The Freedom Maze by Delia Sherman

When thirteen year old Sophie, bored with her life in the summer of 1960 in rural Louisiana, wishes for a magical adventure, a nameless, capricious, ghostly creature sends her 100 years into the past to the year 1860 in Louisiana, just before the outbreak of the Civil War. Sophie gets a lot more adventure than she bargained for, and she soon realizes that going back into the past isn’t all fun and games.

The Freedom Maze is kind of a Gone With the Wind tale, set on an antebellum Louisiana plantation and told from the point of view of the black slaves instead of the white masters (or mistresses). In fact, it might be a good balance or antidote to Gone With the Wind and other romanticized versions of life in the Old South. It certainly wasn’t all belles and balls and big dresses, especially not for the slaves who made the economy and culture of the region workable by their bondage and labor. I thought it was fascinating, educational, well-written, and terribly sad, with a touch of hope at the end. Older middle grade readers (age 13 and up) who are interested in learning the truth about what slavery was really like will find the story illuminating.

Warning: This book contains “hoodoo” and herb magic and superstition and ghostly magical creatures. The way these things were portrayed in the book wasn’t a problem for me as a conservative, evangelical Christian, but if you don’t want any elements like these in your reading or your child’s, then The Freedom Maze is not for you. Even more problematical for some readers might be the recurring stories of attempted rape and miscegenation as slave owners “meddle with” their female slaves producing light-skinned progeny who remain enslaved and considered “black.” That this sort of thing happened frequently is undeniable, and the descriptions are not graphic. However, my eleven year old would be clueless and confused as to what was going on in this story. My thirteen year old just might learn something about the tragedies of life and of our history.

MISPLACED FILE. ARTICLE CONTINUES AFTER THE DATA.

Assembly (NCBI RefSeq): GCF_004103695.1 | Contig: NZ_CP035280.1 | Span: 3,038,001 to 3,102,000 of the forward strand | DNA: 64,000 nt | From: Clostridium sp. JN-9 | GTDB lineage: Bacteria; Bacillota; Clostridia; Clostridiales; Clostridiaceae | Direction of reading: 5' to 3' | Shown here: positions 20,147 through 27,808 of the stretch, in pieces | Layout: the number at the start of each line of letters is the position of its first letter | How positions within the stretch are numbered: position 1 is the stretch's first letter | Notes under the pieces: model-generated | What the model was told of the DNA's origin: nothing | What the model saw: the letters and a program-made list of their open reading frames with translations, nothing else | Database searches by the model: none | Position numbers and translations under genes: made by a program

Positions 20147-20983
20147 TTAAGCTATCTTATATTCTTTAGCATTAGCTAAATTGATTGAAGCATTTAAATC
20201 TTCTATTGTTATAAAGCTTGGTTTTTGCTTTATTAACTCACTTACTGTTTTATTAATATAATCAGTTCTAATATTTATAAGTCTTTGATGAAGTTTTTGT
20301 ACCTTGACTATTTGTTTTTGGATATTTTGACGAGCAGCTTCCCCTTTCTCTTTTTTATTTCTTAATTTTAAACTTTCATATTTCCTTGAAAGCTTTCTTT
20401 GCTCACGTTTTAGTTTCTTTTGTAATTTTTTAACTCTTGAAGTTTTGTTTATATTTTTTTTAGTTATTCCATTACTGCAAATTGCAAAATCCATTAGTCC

1973: Events and Inventions

'Sears Tower EyeCatching_BW_2' photo (c) 2009, Christopher Irvine - license: 1, 1973. The United Kingdom, the Republic of Ireland and Denmark enter the European Economic Community, which later becomes the European Union.

January 22, 1973. Roe v. Wade: The U.S. Supreme Court overturns state bans on abortion and declares that a right to privacy under the due process clause in the Fourteenth Amendment to the United States Constitution extends to a woman’s decision to have an abortion.

January 27, 1973. The Paris Peace Accords to end the Vietnam War are signed in France. President Nixon tells the American people that the treaty will “bring peace with honor.”

February 27, 1973. The American Indian Movement occupies Wounded Knee, South Dakota. Seventy days later in May the occupation by Native American activists ends with an agreement between protesters and the U.S. government.

May 3, 1973. The Sears Tower in Chicago is finished, becoming the world’s tallest building at 1,451 feet.

May 14, 1973. Skylab, the first orbiting space station for the U.S., blasts off from Cape Canaveral.

'1973 ... Skylab 3' photo (c) 2010, James Vaughan - license: 11, 1973. President Salvador Allende of Chile commits suicide or is assassinated, and opponents take over the government of Chile in a military coup. General Augusto Pinochet becomes President of Chile and Commander-in-Chief of the Chilean Army. According to various reports and investigations 1,200–3,200 people will be killed, up to 80,000 interned, and up to 30,000 tortured by Pinochet’s regime, including women and children. Pinochet rules as dictator in Chile until the transfer of power to a democratically elected president in 1990. Gringolandia by Lyn-Miller Lachman is a Young Adult fiction novel set in the United States and in Pinochet’s Chile.

October, 1973. Students revolt in Bangkok, Thailand, resulting in democratic elections in 1975 and 1976 and the withdrawal of American forces from Thailand. Political instability and communist insurgencies continue in Thailand throughout the 1970′s and the 1980′s.

October 6-25, 1973. A coalition of of Arab states, including Egypt and Syria, launches an attack on Israel on Yom Kippur, a Jewish holy day of atonement and forgiveness. Egyptian and Syrian forces cross ceasefire lines to enter the Israeli-held Sinai Peninsula and Golan Heights, and the Soviet Union and the United States support opposite sides in the war with weapons and strategic advice. As a result of this war, Israel and Egypt both realize that it in both countries’ best interest to reach a peace accord.

November 27, 1973. Greek dictator George Papadopoulos is ousted in a military coup led by Brigadier General Dimitrios Ioannidis.